Africa Investment Forum 2023: West Africa aims to accelerate construction of Abidjan-Lagos highway | African Development Bank Group

by MMC
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Heads of State of the Economic Community of West African States (ECOWAS) have decided to accelerate the construction of the highway between Abidjan and Lagos, a project for which the African Development Bank is playing a role at the forefront in mobilizing financing.

The Bank has already contributed $25 million to finance the preparatory phase of the project. Furthermore, with its partners, it mobilized 15.6 billion USD during the Africa Investment Forum (AIF) in 2022. The highway will connect the most economically dynamic cities and ports and the most densely populated urban areas in West Africa.

Gathered on July 9, 2023, on the sidelines of the ECOWAS summit in Bissau, capital of Guinea-Bissau, the leaders of Benin (Patrice Talon), Ivory Coast (Alassane Ouattara), Ghana (Nana Akufo-Addo ), Nigeria (Bola Tinubu) and Togo (Faure Essozimna Gnassingbé) – the countries the highway will pass through – urged the ECOWAS Commission “to accelerate the completion of the detailed design study and financial strategy and implementation and to produce the tender file to launch the construction phase of the highway.

They also tasked the ECOWAS Commission “to cooperate with the ECOWAS Bank for Investment and Development (IBID) and the African Development Bank, as well as other development partners and the private sector, to deploy sustained efforts to mobilize resources to finance the investments necessary for construction. Highway”.

As a sign of their desire to continue the project, the leaders decided to establish the headquarters of the Abidjan-Lagos Committee Management Authority (ALCoMA) in Ivory Coast. Made up of representatives from ECOWAS and the motorway beneficiary countries, ALCoMA is responsible for managing the project.

Faced with this situation, a first round table of development finance institutions was organized with the ECOWAS Commission on September 26, 2023, at the headquarters of the African Development Bank in Abidjan.

The primary objective of the roundtable was to provide the main regional and international development finance institutions with the latest information on this major regional project. The meeting also served as an awareness platform and “soft market test” for the project, to confirm the interest expressed by investors during AIF 2022 and to take into account their recommendations and requirements. At the same time, efforts are underway to finalize the technical studies of the project in October 2023.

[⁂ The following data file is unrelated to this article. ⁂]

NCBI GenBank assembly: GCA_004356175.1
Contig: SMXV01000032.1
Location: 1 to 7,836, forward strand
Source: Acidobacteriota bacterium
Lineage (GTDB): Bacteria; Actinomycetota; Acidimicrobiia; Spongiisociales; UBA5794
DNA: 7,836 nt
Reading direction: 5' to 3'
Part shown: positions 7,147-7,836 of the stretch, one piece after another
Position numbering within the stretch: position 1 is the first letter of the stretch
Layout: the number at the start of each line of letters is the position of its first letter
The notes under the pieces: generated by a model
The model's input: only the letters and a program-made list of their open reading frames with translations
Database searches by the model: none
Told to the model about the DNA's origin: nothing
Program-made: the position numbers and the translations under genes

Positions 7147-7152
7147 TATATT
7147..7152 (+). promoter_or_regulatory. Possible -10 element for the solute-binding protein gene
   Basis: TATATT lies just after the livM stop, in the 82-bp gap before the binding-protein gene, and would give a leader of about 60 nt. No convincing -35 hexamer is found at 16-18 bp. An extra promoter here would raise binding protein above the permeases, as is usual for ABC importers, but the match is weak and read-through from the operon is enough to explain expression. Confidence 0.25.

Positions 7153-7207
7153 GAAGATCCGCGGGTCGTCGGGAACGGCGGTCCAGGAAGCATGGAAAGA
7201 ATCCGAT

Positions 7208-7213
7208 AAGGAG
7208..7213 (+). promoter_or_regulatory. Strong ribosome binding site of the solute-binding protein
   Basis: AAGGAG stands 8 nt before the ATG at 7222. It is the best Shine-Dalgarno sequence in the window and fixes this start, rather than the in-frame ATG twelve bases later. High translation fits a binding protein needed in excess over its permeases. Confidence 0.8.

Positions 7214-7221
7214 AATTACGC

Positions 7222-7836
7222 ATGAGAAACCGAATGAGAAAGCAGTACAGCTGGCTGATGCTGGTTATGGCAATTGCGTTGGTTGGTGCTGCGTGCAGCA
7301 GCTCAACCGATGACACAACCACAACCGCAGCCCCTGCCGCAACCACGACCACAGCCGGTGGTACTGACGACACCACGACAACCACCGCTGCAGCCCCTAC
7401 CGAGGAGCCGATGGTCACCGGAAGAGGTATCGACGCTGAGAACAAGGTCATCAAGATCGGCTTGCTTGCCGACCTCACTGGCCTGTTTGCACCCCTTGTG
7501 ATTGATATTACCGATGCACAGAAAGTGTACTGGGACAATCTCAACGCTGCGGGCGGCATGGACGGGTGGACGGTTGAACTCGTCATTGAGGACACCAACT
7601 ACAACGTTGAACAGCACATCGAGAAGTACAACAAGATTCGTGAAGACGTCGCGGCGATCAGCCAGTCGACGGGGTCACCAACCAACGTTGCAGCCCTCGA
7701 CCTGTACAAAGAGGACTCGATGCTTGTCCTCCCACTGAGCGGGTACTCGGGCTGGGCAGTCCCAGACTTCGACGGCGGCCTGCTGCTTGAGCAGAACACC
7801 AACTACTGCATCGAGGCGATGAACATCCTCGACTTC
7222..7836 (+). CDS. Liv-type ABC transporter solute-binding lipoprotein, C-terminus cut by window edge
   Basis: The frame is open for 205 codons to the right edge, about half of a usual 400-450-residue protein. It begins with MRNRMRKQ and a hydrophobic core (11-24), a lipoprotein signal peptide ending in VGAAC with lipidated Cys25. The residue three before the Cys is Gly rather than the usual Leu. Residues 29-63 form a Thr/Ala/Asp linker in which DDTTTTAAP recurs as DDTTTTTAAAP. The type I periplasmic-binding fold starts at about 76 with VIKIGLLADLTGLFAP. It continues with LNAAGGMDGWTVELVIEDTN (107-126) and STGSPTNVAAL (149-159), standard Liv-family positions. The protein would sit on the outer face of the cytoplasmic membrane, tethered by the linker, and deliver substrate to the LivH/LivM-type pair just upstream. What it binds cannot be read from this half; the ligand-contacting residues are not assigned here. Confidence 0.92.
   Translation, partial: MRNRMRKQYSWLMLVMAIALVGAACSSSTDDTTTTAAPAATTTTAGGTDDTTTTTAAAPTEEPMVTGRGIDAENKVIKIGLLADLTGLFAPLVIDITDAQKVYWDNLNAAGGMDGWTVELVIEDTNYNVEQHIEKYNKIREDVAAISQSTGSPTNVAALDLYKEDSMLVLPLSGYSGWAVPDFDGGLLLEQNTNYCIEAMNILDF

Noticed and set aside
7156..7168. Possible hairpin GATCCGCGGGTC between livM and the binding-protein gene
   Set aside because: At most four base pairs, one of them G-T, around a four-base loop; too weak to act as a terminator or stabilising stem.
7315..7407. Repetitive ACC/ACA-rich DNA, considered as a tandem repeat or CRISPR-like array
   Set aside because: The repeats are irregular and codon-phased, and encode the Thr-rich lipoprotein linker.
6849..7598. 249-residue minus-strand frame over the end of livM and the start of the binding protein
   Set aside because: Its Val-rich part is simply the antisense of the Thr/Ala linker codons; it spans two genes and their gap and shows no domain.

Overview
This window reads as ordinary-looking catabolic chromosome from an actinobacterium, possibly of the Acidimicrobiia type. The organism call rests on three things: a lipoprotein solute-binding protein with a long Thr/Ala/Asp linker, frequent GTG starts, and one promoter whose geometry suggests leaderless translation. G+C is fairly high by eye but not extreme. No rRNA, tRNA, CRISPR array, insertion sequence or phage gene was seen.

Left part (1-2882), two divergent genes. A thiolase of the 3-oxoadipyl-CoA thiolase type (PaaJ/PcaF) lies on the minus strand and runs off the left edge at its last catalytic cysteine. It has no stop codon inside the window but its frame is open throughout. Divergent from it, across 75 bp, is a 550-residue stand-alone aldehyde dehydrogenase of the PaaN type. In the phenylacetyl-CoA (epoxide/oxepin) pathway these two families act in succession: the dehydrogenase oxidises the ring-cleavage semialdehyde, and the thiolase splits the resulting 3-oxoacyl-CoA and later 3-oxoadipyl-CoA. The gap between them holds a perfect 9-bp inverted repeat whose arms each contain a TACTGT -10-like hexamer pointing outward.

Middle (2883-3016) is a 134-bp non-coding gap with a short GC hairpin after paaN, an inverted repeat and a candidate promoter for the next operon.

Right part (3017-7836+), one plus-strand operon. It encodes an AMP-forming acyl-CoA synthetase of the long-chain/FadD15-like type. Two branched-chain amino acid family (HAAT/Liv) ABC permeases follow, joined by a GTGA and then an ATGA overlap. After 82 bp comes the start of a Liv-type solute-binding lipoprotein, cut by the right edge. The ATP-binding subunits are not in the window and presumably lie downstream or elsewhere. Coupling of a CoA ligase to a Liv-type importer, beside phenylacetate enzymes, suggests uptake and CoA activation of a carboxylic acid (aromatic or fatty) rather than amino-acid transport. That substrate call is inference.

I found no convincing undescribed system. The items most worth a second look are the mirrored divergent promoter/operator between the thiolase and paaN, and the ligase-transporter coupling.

The AIF is a transactional, multi-stakeholder, multi-disciplinary platform designed by the African Development Bank and seven partners to raise capital for large-scale investments in Africa. Since its inception in 2018, the Forum has attracted $142.6 billion in investment commitments in Africa.

The roundtable was a success, with 180 participants representing more than 30 donors, including the EBID, the European Union, British International Investment (BII), the Belgian Development Agency (Enabel), the French Development Agency Development (AFD), the European Investment Bank. (EIB), Africa 50, the Islamic Development Bank (IDB), the World Bank, the Japanese International Cooperation Agency (JICA), USAID, the Millennium Challenge Corporation (MCC), Afreximbank, the Belgian Society of Investment for Developing Countries (BIO), the American International Development Finance Corporation (DFC), the German, Canadian, Korean and Spanish cooperation agencies, among others. Institutions such as MIGA (Multilateral Investment Guarantee Agency, a subsidiary of the World Bank Group), African Trade & Investment Development Insurance (ATIDI), TradeMark Africa and the Global Infrastructure Hub (GI Hub) were also represented at the table round.

“The next step will be to mobilize private investors and donors through market research sessions, once the technical design studies are completed,” commented Mike Salawou, director of the infrastructure and urban development department at the African Development Bank.

The Abidjan-Lagos highway project envisages a 1,081 kilometer highway linking five West African countries – Ivory Coast, Ghana, Togo, Benin and Nigeria.

This was one of the priorities of ECOWAS set out in its “Vision 2050”. It is also one of the projects included in the Priority Action Plan of the African Union Program for Infrastructure Development in Africa (PIDA), implemented by the African Development Bank.

The new corridor will connect the main ports and main urban areas of West Africa: Lagos, Abidjan, Accra, Cotonou and Lomé. It will also help boost trade and integration in West Africa, notably by providing maritime port access to landlocked countries (Burkina Faso, Mali, Niger and Chad) by connecting them to other corridors along the north-south axis.

The highway will boost the transport network (roads, railways, ports and airports) in West Africa and complement the Enugu-Bamenda corridor, which connects south-eastern Nigeria in West Africa to south- West Cameroon in Central Africa. This will significantly accelerate the implementation of the African Continental Free Trade Area (AfCFTA).

The highway will start at Bingerville, in the eastern suburbs of Abidjan, and end at Mile 2 (Eric Moore) in Lagos.

The route between Abidjan and Lagos is home to 75 percent of commercial activity in West Africa. The transport sector represents 5 to 8 percent of the region’s gross domestic product and plays a vital role in economic development and job creation, particularly for women and youth.

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